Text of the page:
Pushing versus nurturing – which describes your approach?

CEO Founder & Creator of the REACH© Technique, Endo Empowered & the REACH beyond Endo program.

There are many ways to achieve the things we want in life and when you look at how different people approach their goals and the things they want out of life, they could typically be placed into two compartments: pushing or nurturing. What is interesting is how these two approaches can affect us on an emotional and physical level and how they might affect our level of happiness with the very things we are trying to achieve. We might achieve the same outcome but it is how we feel along that journey that is really the key point here and I believe particularly relevant when we consider our health as being the main goal.

The Pushing Approach

You tackle things with vigour and with a “to do” list. You feel that as long as you achieve everything on that “to do” list, then things will work out well. You are adamant about doing things right and following a process 100%. You believe that you have to push yourself through to get things done. Now, if we have to demonstrate this example within your health journey, you might believe that there are a list of foods you should eat and that you should eat only those foods, that there are specific supplements you need to take and a set protocol you need to follow. Your “to do” list is about working through everything on a daily basis and believing that if you just do these things, everything will be okay.

You push yourself to do them. There is little pleasure within the process or within your journey. Secretly you believe that it is a type of penance for having endometriosis, that you have to do them. Because you really don’t want to do them at all.

The downside of this approach is that you will generally resent what you are doing. You will feel a type of stress around doing it as you are resisting that you have to do it. The likelihood is also that you will feel tired about the thought of doing any of it. It will feel overwhelming and believe that it is all too hard.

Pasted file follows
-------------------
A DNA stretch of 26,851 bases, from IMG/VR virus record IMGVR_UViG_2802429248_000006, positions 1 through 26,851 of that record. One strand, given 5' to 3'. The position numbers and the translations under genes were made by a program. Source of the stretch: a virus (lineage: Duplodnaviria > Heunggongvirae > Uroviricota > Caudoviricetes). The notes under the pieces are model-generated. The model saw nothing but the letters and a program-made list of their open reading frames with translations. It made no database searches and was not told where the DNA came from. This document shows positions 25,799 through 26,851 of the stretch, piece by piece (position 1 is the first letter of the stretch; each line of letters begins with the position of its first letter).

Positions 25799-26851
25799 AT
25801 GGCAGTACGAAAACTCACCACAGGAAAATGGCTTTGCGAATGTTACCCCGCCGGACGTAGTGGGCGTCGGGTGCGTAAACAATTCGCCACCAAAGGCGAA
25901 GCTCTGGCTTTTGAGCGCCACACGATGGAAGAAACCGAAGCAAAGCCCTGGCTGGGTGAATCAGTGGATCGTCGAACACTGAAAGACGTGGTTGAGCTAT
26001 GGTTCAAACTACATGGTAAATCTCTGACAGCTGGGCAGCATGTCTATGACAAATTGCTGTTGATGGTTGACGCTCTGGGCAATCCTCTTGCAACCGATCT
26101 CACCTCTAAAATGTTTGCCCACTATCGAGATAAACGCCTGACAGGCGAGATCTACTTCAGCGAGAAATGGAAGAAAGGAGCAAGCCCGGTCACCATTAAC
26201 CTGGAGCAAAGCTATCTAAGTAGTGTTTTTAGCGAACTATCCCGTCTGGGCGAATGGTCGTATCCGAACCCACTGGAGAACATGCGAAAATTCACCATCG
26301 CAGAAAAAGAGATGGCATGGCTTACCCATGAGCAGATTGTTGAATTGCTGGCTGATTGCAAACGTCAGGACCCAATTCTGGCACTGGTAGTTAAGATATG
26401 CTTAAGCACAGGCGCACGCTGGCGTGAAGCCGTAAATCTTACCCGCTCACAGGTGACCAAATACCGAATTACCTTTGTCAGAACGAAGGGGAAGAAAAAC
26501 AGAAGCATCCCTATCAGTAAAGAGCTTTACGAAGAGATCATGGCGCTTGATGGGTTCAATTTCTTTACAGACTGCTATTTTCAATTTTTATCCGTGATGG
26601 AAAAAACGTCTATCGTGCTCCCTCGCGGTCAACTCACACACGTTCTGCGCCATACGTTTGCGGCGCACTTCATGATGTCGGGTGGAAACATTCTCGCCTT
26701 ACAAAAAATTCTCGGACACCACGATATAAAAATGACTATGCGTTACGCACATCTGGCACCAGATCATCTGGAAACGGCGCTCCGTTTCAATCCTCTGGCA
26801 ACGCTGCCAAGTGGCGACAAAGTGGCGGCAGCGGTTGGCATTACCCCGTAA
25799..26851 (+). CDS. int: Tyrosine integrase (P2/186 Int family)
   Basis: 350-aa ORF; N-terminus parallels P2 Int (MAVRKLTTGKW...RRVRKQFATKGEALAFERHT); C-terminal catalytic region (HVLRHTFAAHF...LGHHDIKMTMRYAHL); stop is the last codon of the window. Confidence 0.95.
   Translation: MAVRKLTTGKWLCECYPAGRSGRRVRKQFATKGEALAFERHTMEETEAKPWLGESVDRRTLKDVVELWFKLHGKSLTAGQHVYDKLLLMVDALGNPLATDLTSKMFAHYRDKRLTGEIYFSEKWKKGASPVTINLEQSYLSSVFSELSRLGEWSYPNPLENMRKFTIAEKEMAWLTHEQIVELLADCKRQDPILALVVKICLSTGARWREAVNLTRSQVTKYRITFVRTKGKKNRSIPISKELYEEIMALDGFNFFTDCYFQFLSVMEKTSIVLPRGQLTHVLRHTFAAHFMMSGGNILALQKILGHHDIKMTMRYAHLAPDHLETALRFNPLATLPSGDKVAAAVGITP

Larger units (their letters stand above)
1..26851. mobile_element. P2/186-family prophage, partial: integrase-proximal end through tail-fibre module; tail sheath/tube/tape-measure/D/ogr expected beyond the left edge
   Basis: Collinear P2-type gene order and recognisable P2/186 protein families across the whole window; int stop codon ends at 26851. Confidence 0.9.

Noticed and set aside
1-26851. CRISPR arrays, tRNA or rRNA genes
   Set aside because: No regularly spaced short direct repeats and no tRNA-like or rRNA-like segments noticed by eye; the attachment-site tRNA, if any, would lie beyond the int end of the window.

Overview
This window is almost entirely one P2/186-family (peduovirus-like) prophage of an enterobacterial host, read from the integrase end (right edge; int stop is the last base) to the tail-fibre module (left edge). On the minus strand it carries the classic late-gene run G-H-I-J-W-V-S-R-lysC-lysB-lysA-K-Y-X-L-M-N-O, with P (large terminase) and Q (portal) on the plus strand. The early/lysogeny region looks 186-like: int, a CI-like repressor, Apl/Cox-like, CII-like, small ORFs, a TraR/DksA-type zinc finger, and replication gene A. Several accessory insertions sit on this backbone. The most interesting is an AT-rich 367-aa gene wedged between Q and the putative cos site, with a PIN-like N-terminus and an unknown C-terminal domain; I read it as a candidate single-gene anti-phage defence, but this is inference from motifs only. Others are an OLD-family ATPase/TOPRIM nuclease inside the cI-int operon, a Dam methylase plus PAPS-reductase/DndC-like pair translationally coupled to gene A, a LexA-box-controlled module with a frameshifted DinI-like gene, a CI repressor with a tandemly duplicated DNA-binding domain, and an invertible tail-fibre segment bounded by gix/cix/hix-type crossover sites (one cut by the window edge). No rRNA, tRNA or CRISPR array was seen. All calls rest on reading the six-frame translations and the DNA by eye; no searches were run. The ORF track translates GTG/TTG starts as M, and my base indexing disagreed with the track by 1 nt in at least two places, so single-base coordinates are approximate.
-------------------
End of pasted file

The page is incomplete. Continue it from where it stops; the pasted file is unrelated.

The Nurturing Approach

This approach is about tuning inward and feeling into what you want to do. It is about really embracing where your body is at and what it needs from you right now. It is about taking your time, about reviewing information and viewing your experiences as a test, an exploration and something new to try. If you were to use this as an example within your health journey, you would see everything as something fun to try, a new adventure of things to explore. The test would be around figuring out what works for your body and feeling into what your body needs right now – no matter what someone says or suggests.

It is about really nurturing your body and what you are trying to achieve for your health, based on how you feel physically and emotionally. There is no pushing and there is no deadline. There most certainly is no “to do” list. It is about layering up on ideas and suggestions and feeling into what you personally want to try next and what feels good within your body.

It is about asking yourself what you need right now, today and in this moment and recollecting what made you feel good in the past and simply doing that. Whether it is something as simple as deep breathing, sitting still with the birds or drinking a smoothie. It is really about asking what it is your body needs right now.

This is, of course, a much calmer, better place to come from as it doesn’t involve stress or force. We appreciate what is available to us and simply incorporate what feels good as we need it. We use information as we want and filter out what we don’t. We experiment and try and keep doing what makes sense in our mind and body.

It is gentle, intuitive and yes, far better for your health and approach.

 

The Challenge with this concept

It takes time to find that sweet spot of knowing what your body needs and being able to tune inward is a remarkably hard thing to learn. We are often too busy to sit with that simple thought of “what does my body need?”. The other challenge is knowing what information to try and what to let go. There is so much information and often it is overhyped and overemphasised when it is often not even required or relevant. Articles and content on the internet often has an element of fear within it, which is why we feel we must do it. Sifting through all of the information can be a stress within itself.